Kapil Dev, Harbhajan Singh and Virender Sehwag are among those who have come out in support of the wrestlers who have made allegations of sexual harassment against the head of the wrestling federation.
Kapil Dev, Virender Siwag, Harbhajan Singh and Irfan Pathan have become the first cricketers to break their silence on protests by India’s top wrestlers calling for the sacking of Brij Bhushan Charan Singh, the president of the Indian Wrestling Federation. Wrestlers have alleged that Singh sexually assaulted and exploited female wrestlers over the past decade.
On Friday afternoon, the Delhi police agreed to investigate the charges against Singh, a week after the complaint was first filed and after the wrestlers moved before the Supreme Court to take action. But the wrestlers’ biggest job is to remove Singh from his position as president of the federation, and bring attention to the charges against him.
“Will they get justice?” Kapil asked in an Instagram post with a photo of Phogat, Bajrang Punia and Sakshi Malik – Olympic medalists – who have been leading a protest in New Delhi’s Jantar Mantar for the past five days. They were part of a group of 30 singles wrestlers in Jantar Mantar in January of this year, too, when they went public with the allegations against Singh, an MP from the ruling Bharatiya Janata Party.
Subsequently, the union sports ministry, which former British Chamber of Commerce and Industry chairman Anurag Thakur is responsible for, tasked its supervisory committee with investigating the matter and presenting findings by February. The panel included, among others, boxer MC Mary Kom and wrestler Yogeshwar Dutt, both Olympic medalists (Mary Kom is also a former MP). Reports indicate that even after two months, the wrestlers’ censorship committee results were not made available.
The support of the gladiators has been very limited throughout. On Thursday, B. Her comments were met with intense public criticism and Bonia expressed her disappointment at the “harsh reaction”.
Then, on Friday, Phogat issued an appeal of sorts to the Indian cricket community, asking why they were staying silent about the plight of their fellow athletes.
“You come up to congratulate us when we win something. Even cricketers tweet when that happens. Abhi kya ho gaya [What has happened now]? Are you so afraid of the system? Or maybe something fishy is going on there as well? “Finch Foggat
“The whole country worships cricket but not even one cricketer has spoken up.” Indian Express Vogat is quoted as saying. “We’re not saying you speak for us, but at least put out a neutral message and say there should be justice for any party. That’s what hurts me…be it cricketers, badminton players, athletics, boxing…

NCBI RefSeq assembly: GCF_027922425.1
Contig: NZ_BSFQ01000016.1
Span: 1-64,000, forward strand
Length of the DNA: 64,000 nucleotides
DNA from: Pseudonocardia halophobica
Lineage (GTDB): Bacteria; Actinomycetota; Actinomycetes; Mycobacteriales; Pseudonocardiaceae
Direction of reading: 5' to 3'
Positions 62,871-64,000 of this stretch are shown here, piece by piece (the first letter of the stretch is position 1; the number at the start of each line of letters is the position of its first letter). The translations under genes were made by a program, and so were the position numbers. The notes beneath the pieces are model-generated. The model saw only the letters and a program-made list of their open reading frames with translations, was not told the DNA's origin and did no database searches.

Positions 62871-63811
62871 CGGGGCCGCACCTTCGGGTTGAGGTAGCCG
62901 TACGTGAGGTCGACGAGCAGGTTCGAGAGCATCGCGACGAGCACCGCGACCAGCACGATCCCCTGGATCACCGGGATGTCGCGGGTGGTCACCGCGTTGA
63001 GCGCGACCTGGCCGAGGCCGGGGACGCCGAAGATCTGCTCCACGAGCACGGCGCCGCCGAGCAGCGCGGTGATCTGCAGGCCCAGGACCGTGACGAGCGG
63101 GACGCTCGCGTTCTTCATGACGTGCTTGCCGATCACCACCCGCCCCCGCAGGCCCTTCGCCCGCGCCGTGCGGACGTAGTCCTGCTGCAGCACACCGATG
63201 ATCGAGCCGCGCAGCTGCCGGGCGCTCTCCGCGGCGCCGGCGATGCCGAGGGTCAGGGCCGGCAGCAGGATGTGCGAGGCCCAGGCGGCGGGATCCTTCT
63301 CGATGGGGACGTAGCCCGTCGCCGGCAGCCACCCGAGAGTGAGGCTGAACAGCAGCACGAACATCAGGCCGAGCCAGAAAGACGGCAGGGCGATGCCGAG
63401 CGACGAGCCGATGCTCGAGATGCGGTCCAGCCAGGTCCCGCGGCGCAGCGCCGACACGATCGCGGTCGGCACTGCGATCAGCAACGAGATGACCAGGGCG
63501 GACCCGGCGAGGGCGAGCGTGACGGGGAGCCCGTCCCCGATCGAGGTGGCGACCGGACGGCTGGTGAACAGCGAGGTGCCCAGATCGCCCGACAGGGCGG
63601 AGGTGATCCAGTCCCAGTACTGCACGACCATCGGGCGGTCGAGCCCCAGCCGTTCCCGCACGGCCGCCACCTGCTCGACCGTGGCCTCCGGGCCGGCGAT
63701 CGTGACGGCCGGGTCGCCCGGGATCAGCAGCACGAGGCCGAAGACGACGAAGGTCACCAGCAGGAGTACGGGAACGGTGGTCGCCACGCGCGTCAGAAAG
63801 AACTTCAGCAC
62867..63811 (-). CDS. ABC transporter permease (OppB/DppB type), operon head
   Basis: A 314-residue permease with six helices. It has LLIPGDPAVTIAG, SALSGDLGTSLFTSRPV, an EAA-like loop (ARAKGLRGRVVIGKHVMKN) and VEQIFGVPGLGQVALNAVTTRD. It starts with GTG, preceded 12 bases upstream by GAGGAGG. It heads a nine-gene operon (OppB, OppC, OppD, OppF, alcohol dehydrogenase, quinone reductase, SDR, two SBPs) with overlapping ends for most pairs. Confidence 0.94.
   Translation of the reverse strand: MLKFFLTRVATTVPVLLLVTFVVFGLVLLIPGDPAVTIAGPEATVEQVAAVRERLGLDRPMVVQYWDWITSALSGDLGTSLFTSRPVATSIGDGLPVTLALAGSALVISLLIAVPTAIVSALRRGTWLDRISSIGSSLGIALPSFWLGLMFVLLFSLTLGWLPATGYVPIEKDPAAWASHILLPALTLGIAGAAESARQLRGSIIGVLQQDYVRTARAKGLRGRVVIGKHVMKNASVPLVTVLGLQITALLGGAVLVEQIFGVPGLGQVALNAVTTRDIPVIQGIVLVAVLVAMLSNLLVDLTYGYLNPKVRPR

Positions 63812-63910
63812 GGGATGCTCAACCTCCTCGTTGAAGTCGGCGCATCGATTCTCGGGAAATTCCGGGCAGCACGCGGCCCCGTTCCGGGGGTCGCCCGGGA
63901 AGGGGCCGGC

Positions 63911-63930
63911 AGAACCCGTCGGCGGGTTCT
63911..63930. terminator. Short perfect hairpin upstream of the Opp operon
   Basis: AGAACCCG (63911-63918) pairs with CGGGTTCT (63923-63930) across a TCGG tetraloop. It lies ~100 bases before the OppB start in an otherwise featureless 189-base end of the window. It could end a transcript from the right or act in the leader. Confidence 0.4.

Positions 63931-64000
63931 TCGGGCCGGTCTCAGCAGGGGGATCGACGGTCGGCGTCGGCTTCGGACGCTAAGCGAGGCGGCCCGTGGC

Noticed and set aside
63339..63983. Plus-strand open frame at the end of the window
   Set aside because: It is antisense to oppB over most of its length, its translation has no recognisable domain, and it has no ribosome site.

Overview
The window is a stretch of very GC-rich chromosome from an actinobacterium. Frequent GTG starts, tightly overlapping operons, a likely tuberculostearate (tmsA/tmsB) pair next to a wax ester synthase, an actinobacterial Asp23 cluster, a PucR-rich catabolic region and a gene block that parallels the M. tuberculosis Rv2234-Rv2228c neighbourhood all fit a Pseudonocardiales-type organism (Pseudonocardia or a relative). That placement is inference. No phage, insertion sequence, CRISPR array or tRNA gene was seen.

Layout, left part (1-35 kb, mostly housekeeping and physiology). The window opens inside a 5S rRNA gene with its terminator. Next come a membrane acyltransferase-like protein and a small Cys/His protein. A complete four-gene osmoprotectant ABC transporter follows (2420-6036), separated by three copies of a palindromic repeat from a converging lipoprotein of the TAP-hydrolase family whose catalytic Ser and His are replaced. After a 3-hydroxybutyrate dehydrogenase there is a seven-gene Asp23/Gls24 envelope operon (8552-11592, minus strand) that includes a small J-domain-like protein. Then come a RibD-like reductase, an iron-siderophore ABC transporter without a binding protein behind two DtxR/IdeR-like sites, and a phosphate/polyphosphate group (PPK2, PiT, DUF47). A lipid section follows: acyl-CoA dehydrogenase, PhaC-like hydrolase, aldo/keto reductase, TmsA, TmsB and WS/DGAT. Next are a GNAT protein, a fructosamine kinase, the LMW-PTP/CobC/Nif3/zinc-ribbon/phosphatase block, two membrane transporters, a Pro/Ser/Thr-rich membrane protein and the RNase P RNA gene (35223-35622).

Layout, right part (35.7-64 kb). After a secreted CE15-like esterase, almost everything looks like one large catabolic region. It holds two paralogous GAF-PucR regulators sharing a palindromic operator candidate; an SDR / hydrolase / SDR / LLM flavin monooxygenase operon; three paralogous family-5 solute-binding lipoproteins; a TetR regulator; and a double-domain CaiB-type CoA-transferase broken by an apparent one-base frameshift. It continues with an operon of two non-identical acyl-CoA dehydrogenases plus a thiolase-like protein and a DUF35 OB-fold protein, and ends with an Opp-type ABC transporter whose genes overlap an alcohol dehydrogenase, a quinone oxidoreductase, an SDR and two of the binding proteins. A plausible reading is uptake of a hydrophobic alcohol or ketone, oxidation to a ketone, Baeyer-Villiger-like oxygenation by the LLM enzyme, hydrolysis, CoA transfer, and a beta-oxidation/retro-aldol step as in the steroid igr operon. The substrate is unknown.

“It’s not like we don’t have great athletes in our country. There are cricketers… During the Black Lives Matter movement in the US, they showed their support. Don’t we even deserve that much?”
“You come up to congratulate us when we win something. Even cricketers tweet when that happens. Abhi Kia is Jaya [What has happened now]? Are you so afraid of the system? Or maybe something fishy is going on there as well? “
While Kapil’s letter had come a day earlier, on Thursday, Harbhajan tweeted on Friday, “I ache as a sportsman to find our country’s pride coming out to protest in the streets,” while Sehwag wrote, “It is a sensitive matter and needs an impartial investigation,” and Pathan said, ” Indian athletes are always our pride not only when they get medals for us…”.
At the time of filing this report, no Indian cricketer has spoken about the issue.
Phogat’s appeal got a response on Friday from some of India’s most celebrated athletes, who expressed their support for the protesting wrestlers.
“What is happening [the street protests] It should never have happened, said Neeraj Chopra, Olympic javelin throwing champion. “This is a sensitive issue, and it must be dealt with in a neutral and transparent manner.” And Nikat Zarin, a two-time world champion boxer, wrote, “It just breaks my heart to see Olympic and world medalists in this state.”
A day earlier, Abhinav Bindra, a shooter who won India’s first individual gold medal at the Olympic Games in 2008, tweeted, “It is deeply concerning to see our athletes find it necessary to protest in the streets over allegations of harassment in the Indian wrestling administration.”
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